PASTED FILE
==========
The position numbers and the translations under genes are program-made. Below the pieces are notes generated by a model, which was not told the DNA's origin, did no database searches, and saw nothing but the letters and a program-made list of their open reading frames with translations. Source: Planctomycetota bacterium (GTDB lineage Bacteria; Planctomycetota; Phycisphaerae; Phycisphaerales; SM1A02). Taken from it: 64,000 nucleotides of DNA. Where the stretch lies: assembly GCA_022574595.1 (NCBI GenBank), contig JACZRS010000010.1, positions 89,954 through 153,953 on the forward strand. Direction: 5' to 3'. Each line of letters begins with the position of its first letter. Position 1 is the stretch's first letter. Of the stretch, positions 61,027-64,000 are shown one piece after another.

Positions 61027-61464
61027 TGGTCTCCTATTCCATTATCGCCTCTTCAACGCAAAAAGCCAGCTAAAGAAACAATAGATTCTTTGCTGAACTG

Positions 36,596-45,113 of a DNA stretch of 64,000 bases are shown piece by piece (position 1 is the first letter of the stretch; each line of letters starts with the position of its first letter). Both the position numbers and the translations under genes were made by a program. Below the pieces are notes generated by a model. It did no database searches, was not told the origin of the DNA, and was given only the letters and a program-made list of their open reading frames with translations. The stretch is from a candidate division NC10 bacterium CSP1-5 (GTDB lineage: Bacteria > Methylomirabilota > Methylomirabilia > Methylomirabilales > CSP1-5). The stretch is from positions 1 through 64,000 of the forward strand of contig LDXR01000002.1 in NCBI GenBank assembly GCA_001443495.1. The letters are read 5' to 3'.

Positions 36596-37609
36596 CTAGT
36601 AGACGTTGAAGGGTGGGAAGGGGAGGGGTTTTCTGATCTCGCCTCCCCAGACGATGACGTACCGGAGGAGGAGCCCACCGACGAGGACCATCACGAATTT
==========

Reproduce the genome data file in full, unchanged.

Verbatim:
The position numbers and the translations under genes are program-made. Below the pieces are notes generated by a model, which was not told the DNA's origin, did no database searches, and saw nothing but the letters and a program-made list of their open reading frames with translations. Source: Planctomycetota bacterium (GTDB lineage Bacteria; Planctomycetota; Phycisphaerae; Phycisphaerales; SM1A02). Taken from it: 64,000 nucleotides of DNA. Where the stretch lies: assembly GCA_022574595.1 (NCBI GenBank), contig JACZRS010000010.1, positions 89,954 through 153,953 on the forward strand. Direction: 5' to 3'. Each line of letters begins with the position of its first letter. Position 1 is the stretch's first letter. Of the stretch, positions 61,027-64,000 are shown one piece after another.

Positions 61027-61464
61027 TGGTCTCCTATTCCATTATCGCCTCTTCAACGCAAAAAGCCAGCTAAAGAAACAATAGATTCTTTGCTGAACTG

Positions 36,596-45,113 of a DNA stretch of 64,000 bases are shown piece by piece (position 1 is the first letter of the stretch; each line of letters starts with the position of its first letter). Both the position numbers and the translations under genes were made by a program. Below the pieces are notes generated by a model. It did no database searches, was not told the origin of the DNA, and was given only the letters and a program-made list of their open reading frames with translations. The stretch is from a candidate division NC10 bacterium CSP1-5 (GTDB lineage: Bacteria > Methylomirabilota > Methylomirabilia > Methylomirabilales > CSP1-5). The stretch is from positions 1 through 64,000 of the forward strand of contig LDXR01000002.1 in NCBI GenBank assembly GCA_001443495.1. The letters are read 5' to 3'.

Positions 36596-37609
36596 CTAGT
36601 AGACGTTGAAGGGTGGGAAGGGGAGGGGTTTTCTGATCTCGCCTCCCCAGACGATGACGTACCGGAGGAGGAGCCCACCGACGAGGACCATCACGAATTT